We’ve all been there. You’ve spent hours and hours writing the code. It looks fancy. What could possibly go wrong? Well, everything. If you take a close look at your code, and deep down you feel like “well, that’s a bit complicated”, you’d better review your code. Complicated code is hardly clean. Test it. Let’s face it. Bugs are a fact of life. There’s no such thing as bug-free code. You have to learn to deal with it! Here’s the catch; the market desperately needs products that solve problems. And sometimes, it behooves to sacrifice code quality for a quicker time to market delivery. Granted, no one wants a buggy software. Developers know that even a minor error in the code can lead to huge problems along the way. It would be great if someone wrote a software that had the ability to correct itself, or better, self-enhance. While this seems more like a pipe dream, advances in A.I (Artificial Intelligence) can turn this a reality in the coming years. Or decades. Who knows? Until then, we have to deal with bugs in our daily work. First things first, you can have your code reviewed by your peers. You can check for answers over the internet. Google is your best friend. Make no mistake, the internet is no silver bullet for every single challenge you encounter down the road. As the American computer scientist Alan Jay Perlis put it “there are two ways to write error-free programs; only the third one works”. With that being said, there’s no one-size-fits-all solution. If there was one single panacea that would certainly be “test, test, and test”. There are three main approaches to dealing with bugs and building applications: Unit Testing, Test-Driven Development (TDD) and Behavior-Driven development (BDD).
At its core, Unit Testing is the process of testing the smallest parts of a certain application, called units. For example, unit testing helps developers look under the hood. If say, an algorithm doesn’t work the way we want to, we could tweak the function, detect logic bugs and improve the code that comprise that particular function. Granted, unit testing assumes your code is easily testable. Otherwise, you are just going to waste precious time. Unit testing can be performed both automatically and manually. So much for the unit testing part.
Test-Driven Development (TDD) assumes that before writing the code, developers should write unit testing. The mantra is: write the tests first. Here is how the test-driven development cycle works:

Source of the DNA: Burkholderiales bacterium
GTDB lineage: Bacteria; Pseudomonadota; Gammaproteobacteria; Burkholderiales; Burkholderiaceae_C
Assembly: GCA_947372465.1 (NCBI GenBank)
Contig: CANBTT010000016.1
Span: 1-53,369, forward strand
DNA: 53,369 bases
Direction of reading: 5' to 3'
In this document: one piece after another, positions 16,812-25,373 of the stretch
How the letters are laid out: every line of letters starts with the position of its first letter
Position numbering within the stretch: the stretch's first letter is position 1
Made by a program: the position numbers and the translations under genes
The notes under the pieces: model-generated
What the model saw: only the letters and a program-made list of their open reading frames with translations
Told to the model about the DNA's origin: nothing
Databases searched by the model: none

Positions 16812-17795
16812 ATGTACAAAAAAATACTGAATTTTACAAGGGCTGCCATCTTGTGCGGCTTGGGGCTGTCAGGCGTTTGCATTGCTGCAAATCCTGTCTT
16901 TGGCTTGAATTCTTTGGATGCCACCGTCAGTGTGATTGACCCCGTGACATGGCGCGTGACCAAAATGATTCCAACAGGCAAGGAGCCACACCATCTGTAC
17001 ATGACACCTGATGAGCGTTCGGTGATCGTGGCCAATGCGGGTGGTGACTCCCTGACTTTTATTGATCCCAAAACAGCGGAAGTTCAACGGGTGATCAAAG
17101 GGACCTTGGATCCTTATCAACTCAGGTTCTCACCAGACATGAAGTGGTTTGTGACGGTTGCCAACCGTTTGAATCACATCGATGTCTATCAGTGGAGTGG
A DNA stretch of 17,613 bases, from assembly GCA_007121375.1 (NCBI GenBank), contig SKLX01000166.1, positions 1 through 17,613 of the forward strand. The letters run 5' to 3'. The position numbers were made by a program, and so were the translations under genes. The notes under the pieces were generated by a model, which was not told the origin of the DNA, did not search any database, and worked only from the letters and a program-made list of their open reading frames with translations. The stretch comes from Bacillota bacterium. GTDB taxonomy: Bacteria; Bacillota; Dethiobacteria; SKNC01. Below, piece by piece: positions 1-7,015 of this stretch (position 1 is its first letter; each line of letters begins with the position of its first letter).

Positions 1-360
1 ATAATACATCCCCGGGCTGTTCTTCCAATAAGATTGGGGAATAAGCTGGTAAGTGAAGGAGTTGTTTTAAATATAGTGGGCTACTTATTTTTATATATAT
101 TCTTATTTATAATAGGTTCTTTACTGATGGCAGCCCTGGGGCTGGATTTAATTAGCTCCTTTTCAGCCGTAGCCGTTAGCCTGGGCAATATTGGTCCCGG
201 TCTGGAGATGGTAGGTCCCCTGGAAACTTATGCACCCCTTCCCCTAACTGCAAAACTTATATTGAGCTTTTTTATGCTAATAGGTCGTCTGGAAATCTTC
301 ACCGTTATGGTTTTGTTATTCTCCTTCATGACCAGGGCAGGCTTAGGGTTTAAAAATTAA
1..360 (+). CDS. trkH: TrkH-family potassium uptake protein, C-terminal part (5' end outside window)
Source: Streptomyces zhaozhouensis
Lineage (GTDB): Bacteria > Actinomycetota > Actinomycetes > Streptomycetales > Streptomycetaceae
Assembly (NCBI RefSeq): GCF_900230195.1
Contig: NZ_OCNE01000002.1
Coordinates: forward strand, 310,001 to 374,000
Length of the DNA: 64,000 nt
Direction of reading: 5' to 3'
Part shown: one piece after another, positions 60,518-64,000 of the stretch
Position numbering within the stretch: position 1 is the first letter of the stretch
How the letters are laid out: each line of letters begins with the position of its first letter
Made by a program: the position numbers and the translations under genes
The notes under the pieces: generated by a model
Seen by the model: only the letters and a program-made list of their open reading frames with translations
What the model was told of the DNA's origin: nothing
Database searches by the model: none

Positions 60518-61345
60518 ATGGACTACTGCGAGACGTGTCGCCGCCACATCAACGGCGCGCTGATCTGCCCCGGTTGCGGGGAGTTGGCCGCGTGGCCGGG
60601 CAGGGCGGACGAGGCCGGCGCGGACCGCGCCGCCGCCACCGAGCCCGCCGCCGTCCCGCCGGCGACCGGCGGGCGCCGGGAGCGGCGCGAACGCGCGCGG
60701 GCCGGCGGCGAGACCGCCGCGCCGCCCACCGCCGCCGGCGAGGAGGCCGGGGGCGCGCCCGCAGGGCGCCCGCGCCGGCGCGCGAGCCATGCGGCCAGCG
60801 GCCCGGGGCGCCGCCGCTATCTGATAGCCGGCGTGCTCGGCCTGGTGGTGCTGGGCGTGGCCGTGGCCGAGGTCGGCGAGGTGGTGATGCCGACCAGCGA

You first write an automated test for the code you’re going to write. Then you check the test. If it fails, it means that the code is still not ready.
Then you begin programming. The automated test checks again for any error. If the code passes the test, you can move to cleaning it up, by refactoring. You can repeat the whole cycle until the code is clean. See how time-consuming it is? No one wants to waste time. Test-Driven Development favors micro design over macro design. Plus, it’s difficult to apply in practice. In addition to dealing with million lines of code, programmers need to tinker with the source code. Just remember that the source code was not designed to be tested. Performing TDD would delay the time to market delivery. And no wonder many software companies have written it off!
You need to test your application end to end. That’s where Behavior-Driven Development (BDD) comes into play. Here’s what BDD entails:
You first write a failing acceptance test. Then you write a failing unit test.
You make sure the unit test passes. And then you refactor. Last but not least, you make the acceptance test pass. And, as usual, repeat the whole cycle. These are day-to-day maintenance procedures, necessary to make sure that everything runs as smooth as possible. Keep in mind that there’s no one-size-fits-all method when it comes to dealing with bugs. You could use a bug tracking software. You could use a version control system. Use whatever works best for you. Because at the end of the day, we all want to deliver reliable software applications.
If programming is like sex, then detecting bugs is like trying to defuse an atomic bomb: one little mistake and all hell breaks loose. Ignore at your own risk!